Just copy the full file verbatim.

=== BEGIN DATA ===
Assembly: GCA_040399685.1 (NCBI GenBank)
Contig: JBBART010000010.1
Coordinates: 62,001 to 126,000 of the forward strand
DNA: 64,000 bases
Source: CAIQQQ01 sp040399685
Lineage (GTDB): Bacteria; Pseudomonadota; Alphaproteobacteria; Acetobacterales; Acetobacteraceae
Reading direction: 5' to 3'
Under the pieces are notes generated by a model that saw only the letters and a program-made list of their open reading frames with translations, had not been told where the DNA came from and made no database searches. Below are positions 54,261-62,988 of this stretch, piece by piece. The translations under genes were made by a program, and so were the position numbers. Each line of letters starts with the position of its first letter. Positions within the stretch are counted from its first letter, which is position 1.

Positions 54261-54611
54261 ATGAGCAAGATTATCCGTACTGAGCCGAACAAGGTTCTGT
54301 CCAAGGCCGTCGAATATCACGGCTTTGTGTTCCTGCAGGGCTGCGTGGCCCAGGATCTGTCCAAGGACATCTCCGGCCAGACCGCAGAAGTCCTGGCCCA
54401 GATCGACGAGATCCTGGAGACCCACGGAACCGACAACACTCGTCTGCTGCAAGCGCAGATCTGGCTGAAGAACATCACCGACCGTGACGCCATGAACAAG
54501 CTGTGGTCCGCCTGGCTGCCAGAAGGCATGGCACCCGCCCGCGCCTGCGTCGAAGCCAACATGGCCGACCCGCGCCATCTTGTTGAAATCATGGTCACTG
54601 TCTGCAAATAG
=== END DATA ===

Assembly: GCA_040399685.1 (NCBI GenBank)
Contig: JBBART010000010.1
Coordinates: 62,001 to 126,000 of the forward strand
DNA: 64,000 bases
Source: CAIQQQ01 sp040399685
Lineage (GTDB): Bacteria; Pseudomonadota; Alphaproteobacteria; Acetobacterales; Acetobacteraceae
Reading direction: 5' to 3'
Under the pieces are notes generated by a model that saw only the letters and a program-made list of their open reading frames with translations, had not been told where the DNA came from and made no database searches. Below are positions 54,261-62,988 of this stretch, piece by piece. The translations under genes were made by a program, and so were the position numbers. Each line of letters starts with the position of its first letter. Positions within the stretch are counted from its first letter, which is position 1.

Positions 54261-54611
54261 ATGAGCAAGATTATCCGTACTGAGCCGAACAAGGTTCTGT
54301 CCAAGGCCGTCGAATATCACGGCTTTGTGTTCCTGCAGGGCTGCGTGGCCCAGGATCTGTCCAAGGACATCTCCGGCCAGACCGCAGAAGTCCTGGCCCA
54401 GATCGACGAGATCCTGGAGACCCACGGAACCGACAACACTCGTCTGCTGCAAGCGCAGATCTGGCTGAAGAACATCACCGACCGTGACGCCATGAACAAG
54501 CTGTGGTCCGCCTGGCTGCCAGAAGGCATGGCACCCGCCCGCGCCTGCGTCGAAGCCAACATGGCCGACCCGCGCCATCTTGTTGAAATCATGGTCACTG
54601 TCTGCAAATAG